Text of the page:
The Moreland Commission, formed last November by New York Gov. Andrew Cuomo to look at the utility response to Hurricane Sandy, issued a Jan. 7 interim report that in part recommends possible privatization of the Long Island Power Authority.
Besides Sandy, the commission was also charged with looking at utility responses to Hurricane Irene, Tropical Storm Lee and a massive December 2008 ice storm, plus other major storms impacting the state.
“Due to the urgent need to address the dysfunctional delivery of power to the Long Island Power Authority (LIPA) service area and the serious shortcomings in the [New York State Public Service Commission’s] authority over electric utilities, the Commission determined it would be appropriate to issue this Interim Report,” said the report. “The findings and recommendations in the Interim Report are based on documents obtained from subpoenas issued to the utilities, testimony of those who operate critical infrastructure such as fuel and telecommunication providers, and data received through witness interviews, public hearings, media coverage and other publicly available materials. The Interim Report addresses certain issues which could be considered in the near-term.”
This Interim Report presents preliminary findings and recommendations for consideration regarding:
- The “ineffective manner” in which LIPA addresses emergency planning, preparedness, and storm response in its service area;
- The inherent defects in the current LIPA-National Grid structure that may be avoided in the future through an alternative organizational structure under which the service provider for the existing LIPA service area and the owner of applicable utility assets are one entity;
- New oversight and enforcement mechanisms that should be considered to permit the PSC to make utilities more accountable and responsive to regulators and customers; and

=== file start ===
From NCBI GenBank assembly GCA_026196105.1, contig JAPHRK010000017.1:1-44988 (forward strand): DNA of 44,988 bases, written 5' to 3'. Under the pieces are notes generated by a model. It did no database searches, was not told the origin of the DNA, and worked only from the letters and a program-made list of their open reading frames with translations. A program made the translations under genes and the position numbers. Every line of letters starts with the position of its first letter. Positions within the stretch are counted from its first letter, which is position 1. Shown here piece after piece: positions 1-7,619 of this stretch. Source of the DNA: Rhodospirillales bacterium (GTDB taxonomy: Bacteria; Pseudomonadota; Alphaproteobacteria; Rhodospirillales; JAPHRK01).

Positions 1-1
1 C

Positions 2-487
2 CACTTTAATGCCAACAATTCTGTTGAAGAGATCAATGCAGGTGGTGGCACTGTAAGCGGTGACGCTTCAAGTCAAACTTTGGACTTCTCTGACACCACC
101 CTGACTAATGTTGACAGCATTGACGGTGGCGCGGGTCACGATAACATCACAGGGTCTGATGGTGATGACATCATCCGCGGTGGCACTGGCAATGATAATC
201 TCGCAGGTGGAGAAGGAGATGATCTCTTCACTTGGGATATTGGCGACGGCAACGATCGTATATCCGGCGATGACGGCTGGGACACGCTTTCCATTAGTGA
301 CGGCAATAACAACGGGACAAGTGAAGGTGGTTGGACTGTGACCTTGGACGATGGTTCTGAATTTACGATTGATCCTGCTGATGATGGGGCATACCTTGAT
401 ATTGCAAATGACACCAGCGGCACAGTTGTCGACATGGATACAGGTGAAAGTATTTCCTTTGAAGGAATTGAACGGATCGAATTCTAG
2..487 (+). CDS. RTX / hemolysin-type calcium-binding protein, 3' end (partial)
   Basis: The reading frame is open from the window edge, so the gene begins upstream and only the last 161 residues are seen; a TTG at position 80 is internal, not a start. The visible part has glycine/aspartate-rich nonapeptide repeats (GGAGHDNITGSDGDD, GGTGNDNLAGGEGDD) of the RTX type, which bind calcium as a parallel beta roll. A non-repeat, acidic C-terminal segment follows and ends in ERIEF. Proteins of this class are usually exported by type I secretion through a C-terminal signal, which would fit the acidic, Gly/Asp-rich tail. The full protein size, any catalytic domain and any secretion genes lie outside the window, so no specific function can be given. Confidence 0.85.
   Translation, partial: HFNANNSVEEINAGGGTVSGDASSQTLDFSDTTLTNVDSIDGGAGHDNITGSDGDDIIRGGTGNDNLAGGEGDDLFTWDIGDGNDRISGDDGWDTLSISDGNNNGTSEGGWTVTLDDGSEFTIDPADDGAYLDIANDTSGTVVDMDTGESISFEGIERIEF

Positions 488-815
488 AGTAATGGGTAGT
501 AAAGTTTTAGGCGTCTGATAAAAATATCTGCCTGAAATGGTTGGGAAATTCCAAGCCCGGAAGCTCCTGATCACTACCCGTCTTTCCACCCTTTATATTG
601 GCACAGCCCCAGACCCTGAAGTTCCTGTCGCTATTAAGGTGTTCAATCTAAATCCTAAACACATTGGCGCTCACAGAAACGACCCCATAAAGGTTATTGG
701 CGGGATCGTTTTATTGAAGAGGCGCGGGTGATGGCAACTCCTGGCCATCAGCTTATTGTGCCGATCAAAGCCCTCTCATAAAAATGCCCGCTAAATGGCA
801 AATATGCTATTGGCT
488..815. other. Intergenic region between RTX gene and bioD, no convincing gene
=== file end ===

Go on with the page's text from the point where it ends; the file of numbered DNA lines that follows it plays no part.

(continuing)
- How redundant and/or overlapping energy programs that usurp resources from core mission energy agency objectives could be better streamlined, allowing resources to flow back to agency core missions.
“The Interim Report provides sufficient evidence that LIPA’s outsourcing of most of the day-to-day management and operations of its system to National Grid simply does not work,” the report said. “In short, the bifurcated LIPA-National Grid structure lends itself to mismanagement, a lack of appropriate investment in infrastructure, a lack of accountability to customers and excessive rates. The Commission recommends immediate consideration of a single unified structure that both owns the transmission and distribution assets and is entirely responsible for serving LIPA’s current service area.”
The commission identified three options for consideration:
- The disposition of LIPA’s assets to a qualified Investor Owned Utility (IOU) that would serve as the sole utility manager and operator to the existing LIPA service area. This privatization would place the new service provider under the stronger regulatory environment recommended by the PSC, as opposed to remaining a self-regulated entity.
- Full public ownership and operation by LIPA of the transmission and distribution system. This “public power” model would integrate all vital functions into one entity.
- Full public ownership and operation by the New York Power Authority of the LIPA electric system. In this alternative, which would keep the LIPA assets in the public power arena, NYPA would assume direct responsibility for management and operation of LIPA’s transmission and distribution system, with LIPA maintained as a separate subsidiary within NYPA.
In May 1998, LIPA became Long Island’s primary electric service provider. Besides transmission, the authority is also involved in power generation, including solar power.
The LIPA Board of Trustees voted Oct. 25, 2012, to authorize staff to begin negotiating potential power purchase agreements (PPA) for new generating resources consistent with LIPA’s Electric Resource Energy Plan. The trustees also authorized actions related to diversifying LIPA’s resource portfolio, including efforts and investments to improve energy efficiency through the Efficiency Long Island Program, its renewable energy programs, future renewables procurements, and other actions and investments targeting up to a minimum of an additional 400 MW by 2018 resulting in a total of over 700 MW installed.